Written by: Keith Tully
Reviewed: Thursday 7th April, 2016
Having small business owners provide tax-related information every quarter would add notably to their administrative burdens and increase the cost of doing business in the UK, it has been claimed.
Chancellor George Osborne made a series of announcements in his 2015 Autumn Statement outlining the government’s plans to create a new and more digitally-dependant tax filling system for self-employed people across Britain.
But the Administrative Burdens Advisory Board (ABAB), whose work includes scrutinising the potential impact of any changes to HM Revenue & Customs (HMRC) operations for small businesses, has now raised concerns about the impact the changes are likely to have.
“Compulsory digital record-keeping and quarterly online updates is not an approach we can endorse,” the ABAB said in its annual report.
“We are concerned that the proposals for quarterly updates will be more burdensome than they currently are with increased record-keeping and compliance costs. This will have a big impact on the smallest of businesses.”
Meanwhile, the Federation of Small Businesses (FSB) has made clear its concerns about seeing small UK companies obliged to provide tax-related information every three months.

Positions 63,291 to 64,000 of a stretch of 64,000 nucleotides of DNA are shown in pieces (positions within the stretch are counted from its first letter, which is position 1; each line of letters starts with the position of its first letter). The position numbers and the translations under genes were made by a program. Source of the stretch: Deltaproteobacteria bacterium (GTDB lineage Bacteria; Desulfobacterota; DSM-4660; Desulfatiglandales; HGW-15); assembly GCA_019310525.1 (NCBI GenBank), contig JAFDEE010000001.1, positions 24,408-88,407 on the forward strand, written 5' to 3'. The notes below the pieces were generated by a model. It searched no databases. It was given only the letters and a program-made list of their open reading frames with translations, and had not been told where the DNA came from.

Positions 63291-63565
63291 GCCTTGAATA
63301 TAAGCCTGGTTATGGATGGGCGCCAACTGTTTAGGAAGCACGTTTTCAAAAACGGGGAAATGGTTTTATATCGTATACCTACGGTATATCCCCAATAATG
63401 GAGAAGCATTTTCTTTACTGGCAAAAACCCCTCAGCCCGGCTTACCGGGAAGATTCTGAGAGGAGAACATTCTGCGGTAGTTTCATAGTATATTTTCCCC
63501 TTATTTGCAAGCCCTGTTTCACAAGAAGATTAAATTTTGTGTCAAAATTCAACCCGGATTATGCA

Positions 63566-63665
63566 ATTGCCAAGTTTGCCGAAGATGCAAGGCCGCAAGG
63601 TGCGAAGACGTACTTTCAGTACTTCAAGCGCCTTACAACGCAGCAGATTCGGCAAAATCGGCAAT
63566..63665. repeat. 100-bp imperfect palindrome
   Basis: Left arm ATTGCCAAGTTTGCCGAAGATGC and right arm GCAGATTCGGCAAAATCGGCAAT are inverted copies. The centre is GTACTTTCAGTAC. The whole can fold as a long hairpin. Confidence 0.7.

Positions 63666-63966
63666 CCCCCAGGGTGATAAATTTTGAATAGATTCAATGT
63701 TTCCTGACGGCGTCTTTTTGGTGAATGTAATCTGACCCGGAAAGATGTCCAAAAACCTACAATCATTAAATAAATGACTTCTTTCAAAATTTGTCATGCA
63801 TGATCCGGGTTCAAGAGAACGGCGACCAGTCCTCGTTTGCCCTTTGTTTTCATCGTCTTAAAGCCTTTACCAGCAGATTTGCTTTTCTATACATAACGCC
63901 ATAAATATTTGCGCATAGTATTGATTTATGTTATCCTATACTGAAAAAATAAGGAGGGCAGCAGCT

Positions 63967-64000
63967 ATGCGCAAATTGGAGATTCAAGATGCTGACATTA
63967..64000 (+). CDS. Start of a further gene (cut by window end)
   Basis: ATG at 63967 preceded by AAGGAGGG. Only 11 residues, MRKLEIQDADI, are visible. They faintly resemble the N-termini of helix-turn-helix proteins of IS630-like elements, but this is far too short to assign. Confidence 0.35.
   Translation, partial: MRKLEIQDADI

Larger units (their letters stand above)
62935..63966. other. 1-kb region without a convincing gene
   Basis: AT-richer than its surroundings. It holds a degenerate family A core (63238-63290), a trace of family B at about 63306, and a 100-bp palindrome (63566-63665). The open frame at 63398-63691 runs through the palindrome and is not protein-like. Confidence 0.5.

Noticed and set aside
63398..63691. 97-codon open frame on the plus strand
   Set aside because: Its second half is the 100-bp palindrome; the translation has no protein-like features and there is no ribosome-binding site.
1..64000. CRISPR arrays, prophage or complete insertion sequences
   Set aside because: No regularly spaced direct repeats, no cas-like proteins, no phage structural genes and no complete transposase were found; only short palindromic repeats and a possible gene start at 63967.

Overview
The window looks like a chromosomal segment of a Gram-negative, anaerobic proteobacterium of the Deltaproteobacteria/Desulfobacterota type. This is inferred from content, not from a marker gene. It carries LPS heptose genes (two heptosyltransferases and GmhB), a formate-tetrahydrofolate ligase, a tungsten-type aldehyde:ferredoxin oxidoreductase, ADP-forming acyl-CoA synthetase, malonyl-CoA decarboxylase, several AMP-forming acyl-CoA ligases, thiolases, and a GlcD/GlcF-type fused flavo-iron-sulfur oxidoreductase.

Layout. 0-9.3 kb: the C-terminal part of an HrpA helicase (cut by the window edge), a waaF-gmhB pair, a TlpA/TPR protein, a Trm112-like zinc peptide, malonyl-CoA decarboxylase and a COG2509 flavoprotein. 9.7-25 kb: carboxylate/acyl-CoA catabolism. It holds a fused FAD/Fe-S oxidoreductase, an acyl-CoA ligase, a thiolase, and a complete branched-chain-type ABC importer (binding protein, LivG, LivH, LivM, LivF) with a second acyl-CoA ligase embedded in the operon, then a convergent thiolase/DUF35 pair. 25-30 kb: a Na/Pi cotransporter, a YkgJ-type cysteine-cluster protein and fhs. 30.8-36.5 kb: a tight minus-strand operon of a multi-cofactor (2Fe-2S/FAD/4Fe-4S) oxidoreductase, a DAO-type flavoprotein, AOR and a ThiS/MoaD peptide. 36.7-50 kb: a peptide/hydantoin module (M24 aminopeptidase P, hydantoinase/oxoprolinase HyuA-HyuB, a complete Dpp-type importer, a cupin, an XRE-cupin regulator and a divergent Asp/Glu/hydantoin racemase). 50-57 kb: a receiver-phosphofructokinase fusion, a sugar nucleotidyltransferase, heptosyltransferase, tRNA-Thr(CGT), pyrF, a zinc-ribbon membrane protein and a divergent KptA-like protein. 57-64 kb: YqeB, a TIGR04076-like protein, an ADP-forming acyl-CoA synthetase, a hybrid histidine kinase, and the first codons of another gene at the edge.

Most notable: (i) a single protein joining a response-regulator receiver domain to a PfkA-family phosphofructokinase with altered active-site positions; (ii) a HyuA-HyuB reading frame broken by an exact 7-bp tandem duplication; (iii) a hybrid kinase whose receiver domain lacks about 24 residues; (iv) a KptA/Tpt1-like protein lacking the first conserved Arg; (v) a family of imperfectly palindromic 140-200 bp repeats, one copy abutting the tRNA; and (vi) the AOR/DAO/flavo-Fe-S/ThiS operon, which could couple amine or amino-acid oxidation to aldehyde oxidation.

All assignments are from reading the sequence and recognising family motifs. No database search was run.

“Forcing small firms to pay for expensive digital accounting software so they must submit extra tax returns is not going to help anyone. It will simply add to the cost of doing business in the UK,” said the FSB’s national chairman Mike Cherry.
“When every independent body and expert is lining up to tell you to stop, slow down and think again, it might be time to take a breather and listen to their concerns,” he said.
The ABAB has also called for the government and HMRC to investigate the extent to which small business operators around the country will or will not be in a position to meet their obligations with regard to tax returns if they are obliged to make submissions via digital platforms.
“The small businesses that are not tech savvy might struggle – I don’t want them to struggle four times over,” Teresa Graham, chair of the ABAB, told the Guardian.
For their part, HMRC spokespersons have emphasised that they do not intend to ask for full tax returns every quarter but rather for tax-related information to be submitted via its new digital platforms every quarter.
Their claim has been that the new system will eventually streamline and simplify HMRC’s dealings with small businesses throughout the UK.